During their school years, all students will go through many new scenarios and situations: starting school for the first time, changing schools, getting new teachers, learning new rules, adjusting to new schedules as they hit middle school and high school, and more. At times, these changes can cause increased back-to-school anxiety.
Parents would probably find it a lot easier to just wave a wand and make these transitions exciting for kids instead of stressful (let us know if you find that wand!).
In the meantime, the best thing you can do is to help your kids become increasingly independent. This can empower them to deal with changes when they occur—big or little.
Kenneth Shore, a longtime school psychologist and lecturer at Rutgers University in New Jersey, wants parents to feel reassured that in time, most children will adjust to any new situation.
That said, Shore says that parents’ fears about change are real: “Their concern is well-placed. Starting a new school year or changing schools can be just as stressful for children as a change in jobs would be for their parents,” he says. “For many children, their school is the center of not only their educational life but of their social and recreational life, as well. Their [back-to-school] jitters are natural and should be expected.”
The key for parents is not to necessarily try to “fix” any anxiety their child is facing, but instead to give her a chance to work through it. “The great majority will, in time, adjust to all sorts of changes,” Shore says.
Here are 10 ways parents can help their child start the new school year on a positive, less stressful note.
1. Chat with your child.
Encourage your child to talk about his feelings. Change is stressful, and venting feelings may be exactly what he needs. Let him know that being scared or worried is completely normal. Also, be patient. It can take a few weeks to a month for kids to really begin to feel comfortable in their new environment.
2. Create a sense of community.
Parents can help by providing chances for their child to make new friends: Sign her up for summer or after-school activities with classmates, schedule play dates before the school year starts, or reach out to other parents and have a class meet-up a few days before school. Feeling a part of things is important for children at every age and inclusion will help lower their anxiety levels. Having just one friendly face in the crowd can make all the difference when children are adjusting to new situations.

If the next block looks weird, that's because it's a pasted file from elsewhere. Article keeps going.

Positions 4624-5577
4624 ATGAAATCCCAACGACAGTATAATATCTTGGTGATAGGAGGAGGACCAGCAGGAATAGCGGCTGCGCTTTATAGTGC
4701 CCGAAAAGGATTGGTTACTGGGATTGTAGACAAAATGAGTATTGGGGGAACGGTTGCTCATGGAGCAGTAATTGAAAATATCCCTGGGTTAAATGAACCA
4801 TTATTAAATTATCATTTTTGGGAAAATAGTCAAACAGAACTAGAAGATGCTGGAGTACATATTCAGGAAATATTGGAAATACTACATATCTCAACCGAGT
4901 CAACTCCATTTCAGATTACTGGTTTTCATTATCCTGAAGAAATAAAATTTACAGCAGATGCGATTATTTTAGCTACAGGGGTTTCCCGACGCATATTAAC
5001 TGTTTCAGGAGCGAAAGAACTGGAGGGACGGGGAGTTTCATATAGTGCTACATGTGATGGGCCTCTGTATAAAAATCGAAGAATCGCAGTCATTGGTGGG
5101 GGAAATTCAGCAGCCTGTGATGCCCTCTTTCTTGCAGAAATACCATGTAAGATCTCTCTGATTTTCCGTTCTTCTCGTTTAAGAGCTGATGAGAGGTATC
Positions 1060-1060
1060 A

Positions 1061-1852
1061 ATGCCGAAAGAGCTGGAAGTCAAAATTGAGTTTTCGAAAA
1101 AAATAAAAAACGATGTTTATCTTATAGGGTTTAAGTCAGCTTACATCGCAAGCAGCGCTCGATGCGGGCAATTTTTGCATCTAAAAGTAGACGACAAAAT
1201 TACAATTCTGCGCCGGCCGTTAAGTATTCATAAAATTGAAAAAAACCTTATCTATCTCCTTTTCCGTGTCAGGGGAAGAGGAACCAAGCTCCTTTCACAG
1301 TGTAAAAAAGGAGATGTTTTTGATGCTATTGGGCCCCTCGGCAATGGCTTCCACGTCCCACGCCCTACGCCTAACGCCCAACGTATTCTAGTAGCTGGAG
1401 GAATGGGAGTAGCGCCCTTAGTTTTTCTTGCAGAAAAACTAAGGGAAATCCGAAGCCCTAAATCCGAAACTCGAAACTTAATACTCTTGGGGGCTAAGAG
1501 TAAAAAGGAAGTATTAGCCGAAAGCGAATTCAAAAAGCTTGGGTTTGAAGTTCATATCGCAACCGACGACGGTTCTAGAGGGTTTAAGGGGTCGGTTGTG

3. New school?
Keep in touch with old friends, too. If your child is starting at a new school, especially in middle school or high school, you can help by encouraging kids to keep in touch.
4. Get the kids involved.
Provide opportunities for your children to meet other kids who have similar interests: Go to a class at the public library, sign him up for town tennis (or an art class), look into Girl or Boy Scout troops, etc.
5. Get involved, too.
It is always important to get to know your child’s teacher and even other parents in the class. Volunteering to be a room parent is a great way to meet your child’s new friends, as well. Another way to keep active and involved is to be a volunteer coach or activity leader.
6. Visit the school.
Checking out the school before the first day is a great way to ease back-to-school anxiety. You can learn where your child’s classroom is, learn more about the daily schedule, and just allow your child to see what it feels like to walk the halls and visit the library.
7. Get into a groove.
Establishing a back-to-school routine is important. If you can get your act together and begin this routine a few weeks prior to back-to-school—even better! It’s great to at least talk about what needs to be done each night before bed and what the routine will be like each morning before school. If everyone is on the same page, it will most likely make back-to-school mornings a lot smoother.
8. Get organized.
Take the time to create order. Some great ideas are having a space for back packs and lunches, a file where permission slips and notes home go each day after school and a family white board for reminders and notes. Also, if possible, make sure you have the supplies you’ll need and a quiet space for kids to do their homework and school projects. Our article called “Homework Tips for Parents” provides some tips on easing stress during homework time.
9. Don’t talk it up.
Sometimes a “it’s no big deal” attitude is best—back to school can be exciting, but the excitement can be what leads to increased anxiety. Parents know their child. If he is stressed out by anticipation, then don’t make a big back-to-school shopping trip and discuss how going back to school is for weeks leading up to the day. On the other hand, if the excitement will help overshadow the fear for your child, then throw some confetti around and celebrate. Either way, make sure your child is well-rested and has a healthy breakfast before the first day. Those two things will go a long way in helping him feel his best!
10. Get regular progress reports.
Once you’ve made it past the first day or the first few weeks, you’ll want to check in and see how things are going. Take time to connect with your child’s teacher throughout the year. You may get reports from your child that all is well, but it pays to ask the teacher for insights about your child’s academic and social progress.
More than anything, let your child know that you believe in him and that you know he can have a successful first day. And reassure him that you’ll discuss his first day that evening, when you’re both happily back home.
Teachers: Download and share these 10 Ways To Help Kids Handle Back-to-School Anxiety with your students’ parents!